MINSK -- A court in Minsk has sentenced sociologist Tatsyana Vadalaskaya to a lengthy prison sentence while prosecutors in another case have recommended a harsh sentence for journalist Aksana Kolb on charges related to protests against the disputed results of a presidential election in August 2020 that handed authoritarian ruler Alyaksandr Lukashenka a sixth term in power.
Vadalaskaya was found guilty on June 7 by Minsk's Zavodzki district court of the organization and preparation of activities that disrupted social order.
She was sentenced to 30 months in open prison, a system known across the former Soviet Union as "khimiya" (chemistry), a term that dates to the late 1940s when convicts were sent to work at dangerous facilities such as chemical factories and uranium mines while living in special nearby dormitories instead of being incarcerated in penitentiaries.
These days a khimiya sentence is seen as less harsh as a convict will stay in a dormitory not far from their permanent address and work either at their workplace as usual or at a state entity defined by the penitentiary service.
In a separate case on similar charges at the central district court in Minsk, prosecutors asked for a 30-month open-prison sentence for Kolb, editor of the Minsk-based independent weekly Novy Chas (New Time).
Novy Chas reported that representatives of Swedish, Czech, and German embassies in Minsk were not allowed to attend the trial. Belarusian human rights groups have recognized Kolb as a political prisoner since she was arrested on April 20.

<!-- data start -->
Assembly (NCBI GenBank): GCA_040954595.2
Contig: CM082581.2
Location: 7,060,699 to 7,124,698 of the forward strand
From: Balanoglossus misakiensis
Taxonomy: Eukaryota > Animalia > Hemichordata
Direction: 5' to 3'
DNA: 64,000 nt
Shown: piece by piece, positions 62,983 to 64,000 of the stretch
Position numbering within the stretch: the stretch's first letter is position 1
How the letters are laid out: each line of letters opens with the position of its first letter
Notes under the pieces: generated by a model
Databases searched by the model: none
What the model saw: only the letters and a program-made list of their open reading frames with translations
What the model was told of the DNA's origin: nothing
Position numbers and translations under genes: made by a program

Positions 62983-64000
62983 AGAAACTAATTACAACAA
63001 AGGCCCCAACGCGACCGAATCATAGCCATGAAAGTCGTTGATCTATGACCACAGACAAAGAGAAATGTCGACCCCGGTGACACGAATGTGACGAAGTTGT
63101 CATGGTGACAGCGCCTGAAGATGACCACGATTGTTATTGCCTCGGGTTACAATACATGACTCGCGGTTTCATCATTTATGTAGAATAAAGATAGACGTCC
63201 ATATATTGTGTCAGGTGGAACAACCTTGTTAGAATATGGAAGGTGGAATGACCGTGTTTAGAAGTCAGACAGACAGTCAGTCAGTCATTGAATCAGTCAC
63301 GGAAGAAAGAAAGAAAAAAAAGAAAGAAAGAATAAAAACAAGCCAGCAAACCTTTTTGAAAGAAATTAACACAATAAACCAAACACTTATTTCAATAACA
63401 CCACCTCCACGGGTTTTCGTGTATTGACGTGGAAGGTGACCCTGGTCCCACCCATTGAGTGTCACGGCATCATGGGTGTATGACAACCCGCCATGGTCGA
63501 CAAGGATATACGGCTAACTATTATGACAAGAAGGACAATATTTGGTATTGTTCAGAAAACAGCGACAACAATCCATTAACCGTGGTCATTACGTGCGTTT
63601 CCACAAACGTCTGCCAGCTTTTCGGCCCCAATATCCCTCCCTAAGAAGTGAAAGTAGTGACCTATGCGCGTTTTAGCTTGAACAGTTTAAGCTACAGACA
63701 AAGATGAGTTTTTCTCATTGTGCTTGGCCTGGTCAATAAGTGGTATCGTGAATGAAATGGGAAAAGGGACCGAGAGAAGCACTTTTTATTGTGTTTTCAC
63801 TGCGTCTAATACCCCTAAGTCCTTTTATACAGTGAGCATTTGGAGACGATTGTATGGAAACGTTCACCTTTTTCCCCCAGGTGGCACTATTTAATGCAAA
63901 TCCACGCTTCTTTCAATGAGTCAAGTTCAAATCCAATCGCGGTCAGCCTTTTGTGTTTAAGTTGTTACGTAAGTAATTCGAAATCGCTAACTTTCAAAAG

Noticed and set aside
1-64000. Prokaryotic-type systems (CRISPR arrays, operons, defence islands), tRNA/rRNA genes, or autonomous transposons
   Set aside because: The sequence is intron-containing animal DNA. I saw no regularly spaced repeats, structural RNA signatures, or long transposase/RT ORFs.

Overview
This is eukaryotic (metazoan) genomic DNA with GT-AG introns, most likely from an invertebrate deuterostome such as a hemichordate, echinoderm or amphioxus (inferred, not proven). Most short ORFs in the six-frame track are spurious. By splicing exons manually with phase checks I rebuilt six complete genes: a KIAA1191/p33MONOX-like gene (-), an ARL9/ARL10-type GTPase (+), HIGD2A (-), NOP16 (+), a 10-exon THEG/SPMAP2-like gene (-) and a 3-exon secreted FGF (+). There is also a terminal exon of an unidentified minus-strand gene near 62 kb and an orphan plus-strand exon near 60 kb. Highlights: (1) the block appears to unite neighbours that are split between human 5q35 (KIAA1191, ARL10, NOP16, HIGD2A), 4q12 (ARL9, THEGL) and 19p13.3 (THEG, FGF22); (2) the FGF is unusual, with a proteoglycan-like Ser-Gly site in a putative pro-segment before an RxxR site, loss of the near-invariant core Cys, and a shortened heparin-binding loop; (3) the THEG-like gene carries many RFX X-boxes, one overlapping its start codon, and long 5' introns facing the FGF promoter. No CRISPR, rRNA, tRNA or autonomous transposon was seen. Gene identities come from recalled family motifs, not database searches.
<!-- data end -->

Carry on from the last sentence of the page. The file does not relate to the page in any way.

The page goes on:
The cases highlight Lukashenka's harsh, and sometimes violent, crackdown against any dissent since the election, which opposition members say was rigged.
The 67-year-old, who has been in power since 1994, has directed the campaign to arrest tens of thousands of people. Fearing for their safety, most opposition members have been forced to flee the country.
In another trial that began on June 7, this one in the southeastern city of Homel, a court began a hearing against Russian citizen Andrei Podnebenny, who is charged with terrorism, attempting to damage private property, and the creation of an extremist group. All charges are related to Podnebenny's participation in anti-Lukashenka rallies in the city.
Meanwhile, a former lecturer at the Department of Italian Language at the Minsk State Linguistic University, Natallya Dulina, was sentenced to 15 days in jail on hooliganism charges that she has rejected. That is Dulina's third 15-day jail sentence for actions related to protests over Russia's invasion of Ukraine in late February.
In the eastern city of Babruysk, journalist Dzmitry Suslau on June 7 was sentenced to 15 days in jail for the "distribution of false materials" about Ukraine war.
Several others were also convicted on similar charges as authorities try to keep a lid on protests related to the war.
Lukashenka has allowed Russia to use Belarus territory to stage the invasion of Ukraine.
The West has refused to recognize the results of the election and does not consider Lukashenka to be the country's legitimate leader. Many countries have imposed several rounds of sanctions against his regime in response to the suppression of dissent in the country.
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